Why? Well .eu IDNs may not hold much potential for real use or investment value for Europeans. Although web use is possible with IDNs, software primarily designed for an ASCII-only world does not always make it easy.

Email capability would be a real boost, but so far only the Chinese seem to have enabled it for their local script domains. The Chinese registry recently announced this, without giving details on how the use of all-Chinese character email addresses has been implemented or which email clients support IDNs.

Whatever the technology, countries which combine national pride and a character set far removed from our own probably see more desire for IDNs. With two years of hindsight, Russia obviously loves its IDN. And as other countries like China bring more elaborate IDN capabilities online, demand should grow and force even this IDN skeptic to recognize the new character(s) of the internet.

This is a guest post written by Stéphane Van Gelder, strategy director for NetNames. He has served as chair of the GNSO Council and is currently a member of ICANN’s Nominating Committee.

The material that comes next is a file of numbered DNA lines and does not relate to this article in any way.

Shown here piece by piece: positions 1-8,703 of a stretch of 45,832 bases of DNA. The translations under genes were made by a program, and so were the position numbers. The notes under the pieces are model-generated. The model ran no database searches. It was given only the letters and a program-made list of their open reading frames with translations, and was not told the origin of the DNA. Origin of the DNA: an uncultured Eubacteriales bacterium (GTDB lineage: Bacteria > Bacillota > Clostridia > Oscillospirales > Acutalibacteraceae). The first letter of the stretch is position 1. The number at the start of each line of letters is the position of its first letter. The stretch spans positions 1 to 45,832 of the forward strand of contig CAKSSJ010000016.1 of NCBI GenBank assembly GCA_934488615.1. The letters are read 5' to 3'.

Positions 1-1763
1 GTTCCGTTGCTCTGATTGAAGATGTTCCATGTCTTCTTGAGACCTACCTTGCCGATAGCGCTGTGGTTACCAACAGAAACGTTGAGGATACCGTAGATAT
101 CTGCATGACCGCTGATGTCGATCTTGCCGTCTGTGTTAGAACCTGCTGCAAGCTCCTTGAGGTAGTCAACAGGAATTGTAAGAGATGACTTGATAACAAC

GAC demands appeal of IDN ccTLD bans

Kevin Murphy, July 2, 2012, Domain Policy

The Governmental Advisory Committee has slammed ICANN’s decisions to reject at least three non-Latin ccTLDs because they might pose security risks.

Remarkably, the GAC has also asked ICANN to “urgently reconsider” the rulings, which were made to mitigate the risk of phishing attacks and other types of domain name abuse.

In its official post-Prague communique, published over the weekend, the GAC tells ICANN that the way it decides whether to approve IDN ccTLDs has been “too conservative”.

While the letter does not single out any specific ccTLDs, I understand that the advice was formulated primarily at the behest of the European Union and Greece, which have both had IDN ccTLD applications rejected on the grounds of confusing similarity.

The Prague communique (pdf) states:

The GAC is of the view that decisions may have erred on the too-conservative side, in effect applying a more stringent test of confusability between Latin and non-Latin scripts than when undertaking a side by side comparison of Latin strings.

It goes on to ask ICANN to publish its criteria for evaluating the similarity of IDN ccTLDs, to create an appeals process, to publish its rationales for rejecting bids, and to revisit old decisions.